Associated to a finite group G is its character table, a square array of complex numbers which describes how G can map into groups of matrices. Suppose G is a finite group whose character table is integer-valued. If you look at the character table mod 2, some of the columns become the same because of the Freshman’s Dream identity (x+y)^2 = x^2 + y^2 mod 2. It is a theorem that this is the “only reason” why columns would be the same mod 2. However, it is less clear what happens modulo 4. We have a necessary criterion arising from the identity (x+y)^4 = (x^2 + y^2)^2 mod 4, but not all coincidences of columns mod 4 follow from this identity. For some groups, however, such as the symmetric group, this identity is enough to explain all congruences!

The project will involve:

  1. Learning necessary background in the representation theory of finite groups;
  2. Writing and executing software to search for congruences modulo prime powers in character tables of finite groups;
  3. Develop (and possibly prove) conjectures about behavior of congruences modulo prime powers in finite groups.

Project Mentor: Joshua Mundinger

Graduate Student Mentor: Ian Seong

Undergraduate Team Members: Pramod Anandarao, Ethan Ji, Sanan Sharifzade, Suyu Wang

Mahler measures and Galois groups of reciprocal polynomials

This project concerns Galois theory and algebraic number theory. Understanding all the words in the following description is not a pre-requisite for participating.

Let f(x) be an irreducible, monic polynomial with integer coefficients. The Mahler measure of the polynomial is a real number M(f)>=1, defined as the absolute value of the product of those roots of f(x) which lie outside the unit circle in the complex plane. A classic theorem of Kronecker states (under the assumptions above) that M(f) = 1 if and only if f(x) is a cyclotomic polynomial. A famous still-open conjecture of D. H. Lehmer from 1933 is that there exists a universal constant c>1 such that if f is not cyclotomic, then M(f) >= c. It is widely conjectured that c can in fact be taken to be the single root outside the unit circle of the famous polynomial appearing in Lehmer’s original paper:
P(x)=x^10+x^9-x^7-x^6-x^5-x^4-x^3+x+1; this root is approximately 1.176.

C.J. Smyth in 1971 proved the Lehmer conjecture for all polynomials which are not reciprocal. The polynomial f(x) is reciprocal if its coefficients read the same forward as backward (as in the polynomial P above), which is equivalent to saying that alpha is a root of f if and only if 1/alpha is. Therefore, only reciprocal polynomials are of interest in studying the Lehmer conjecture. This condition of being reciprocal restricts the Galois group to be strictly smaller than the full symmetric group. The degree of the f(x) must be an even integer 2n, and the Galois group will be a subgroup of a certain permutation group of order 2^n * n!, which is a wreath product of a group of order 2 and S_n. On the other hand, an important result of Amoroso and David from 2006 shows the Lehmer conjecture holds if the Galois group is very small (say bounded by any polynomial in n). So we have existing upper and lower bounds on the Galois groups of polynomials which might be counterexamples to Lehmer’s conjecture. We would like to explore the possibility of improving either of these bounds.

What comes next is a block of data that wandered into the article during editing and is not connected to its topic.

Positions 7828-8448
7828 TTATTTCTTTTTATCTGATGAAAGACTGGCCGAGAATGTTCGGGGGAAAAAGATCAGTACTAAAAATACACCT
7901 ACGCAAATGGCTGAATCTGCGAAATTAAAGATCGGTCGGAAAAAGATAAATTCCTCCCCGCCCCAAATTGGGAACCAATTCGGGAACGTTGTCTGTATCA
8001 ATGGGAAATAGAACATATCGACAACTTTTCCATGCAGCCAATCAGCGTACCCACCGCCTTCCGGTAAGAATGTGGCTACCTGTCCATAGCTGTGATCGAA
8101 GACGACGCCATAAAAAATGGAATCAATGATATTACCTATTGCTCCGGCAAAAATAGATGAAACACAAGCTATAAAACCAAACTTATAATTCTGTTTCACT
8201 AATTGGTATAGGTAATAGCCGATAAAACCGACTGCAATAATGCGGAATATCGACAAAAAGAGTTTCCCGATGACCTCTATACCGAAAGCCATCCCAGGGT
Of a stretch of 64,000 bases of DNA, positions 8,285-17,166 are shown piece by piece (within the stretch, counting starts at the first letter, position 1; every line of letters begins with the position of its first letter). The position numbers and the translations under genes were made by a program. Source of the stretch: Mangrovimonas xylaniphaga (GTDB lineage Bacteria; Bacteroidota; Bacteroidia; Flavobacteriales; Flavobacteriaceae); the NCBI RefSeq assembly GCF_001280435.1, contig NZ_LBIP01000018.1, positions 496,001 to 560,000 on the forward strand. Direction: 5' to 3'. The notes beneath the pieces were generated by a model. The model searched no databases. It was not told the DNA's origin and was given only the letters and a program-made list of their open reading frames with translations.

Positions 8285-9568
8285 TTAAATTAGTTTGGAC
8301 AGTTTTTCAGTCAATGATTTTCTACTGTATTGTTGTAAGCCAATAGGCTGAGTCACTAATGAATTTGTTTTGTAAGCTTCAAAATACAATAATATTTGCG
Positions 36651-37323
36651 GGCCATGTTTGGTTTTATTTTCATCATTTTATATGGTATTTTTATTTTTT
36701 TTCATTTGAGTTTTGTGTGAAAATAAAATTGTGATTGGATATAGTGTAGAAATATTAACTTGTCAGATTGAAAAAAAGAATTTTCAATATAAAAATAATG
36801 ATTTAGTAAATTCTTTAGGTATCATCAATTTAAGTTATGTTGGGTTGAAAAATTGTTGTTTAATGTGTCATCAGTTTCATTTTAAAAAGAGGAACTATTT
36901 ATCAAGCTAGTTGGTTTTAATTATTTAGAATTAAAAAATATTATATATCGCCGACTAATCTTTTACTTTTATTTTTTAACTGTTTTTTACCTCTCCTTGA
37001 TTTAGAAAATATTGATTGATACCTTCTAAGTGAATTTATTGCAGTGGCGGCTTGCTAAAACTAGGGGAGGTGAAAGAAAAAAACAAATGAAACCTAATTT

The first goals of this project are:

  1. To learn important background material.
  2. Write code (probably using sage or magma) to compute the Mahler measure and Galois groups of many polynomials.
  3. Formulate some refined conjectures based on the data.

If we make a lot of progress on these goals, it may be possible to spend some time and effort trying to prove new results along these lines.

Project Mentor: Bobby Grizzard

Graduate Student Mentor: John Yin

Team Members: Hernan Aldabe, Erkin Delic, Matthew Norton, Sammy Ross

Machine learning for algorithms in pure math

This is a continuation of a fall project, adding new students because some students are graduating or studying abroad. We are investigating the question of whether neural nets can learn interesting algorithms in pure math. In the fall, we worked on the question of how well neural nets could learn to find short representations of elements in SL_2(Z), SL_3(Z), and the Heisenberg group; in the spring, we will continue with the latter two investigations and potentially branch out to further questions.

Project Mentor: Jordan Ellenberg

Graduate Student Mentor: Karan Srivastava

Undergraduate Team Members: Sophia Cohen, Noah Jillson, Pramana Saldin, Jimmy Vineyard, Alex Yun

 

Dynamics of p-adic polynomial maps

This is a continuation of the project in fall 2023. The goal is to investigate if it is possible to estimate entropy of p-adic polynomial maps via finite approximation.

Project Mentor: Chenxi Wu

Graduate Student Mentor: Ivan Aidun

Undergraduate Team Members: Andrew (AJ) Butler, Beining Mu, Kevin Williams, Allison Yusim

Non-planarity in SL(2,Z)-orbits of origamis

This is a continuation of the project in Fall 2023.

Project Mentor: Luke Jeffreys

Graduate Student Mentor: Ron Yang

Undergraduate Team Members: Phoebe Kuang, Shu-Han Liao, Zhenliang Liu

Numerical Approaches for Gradient Flow Problems

This is a continuation of the project in Fall 2023.

Project Mentor: Yukun Yue

Graduate Student Mentor: Sanchita Chakraborty

Undergraduate Team Members: Adam Distler, Alexis Liu, John Marek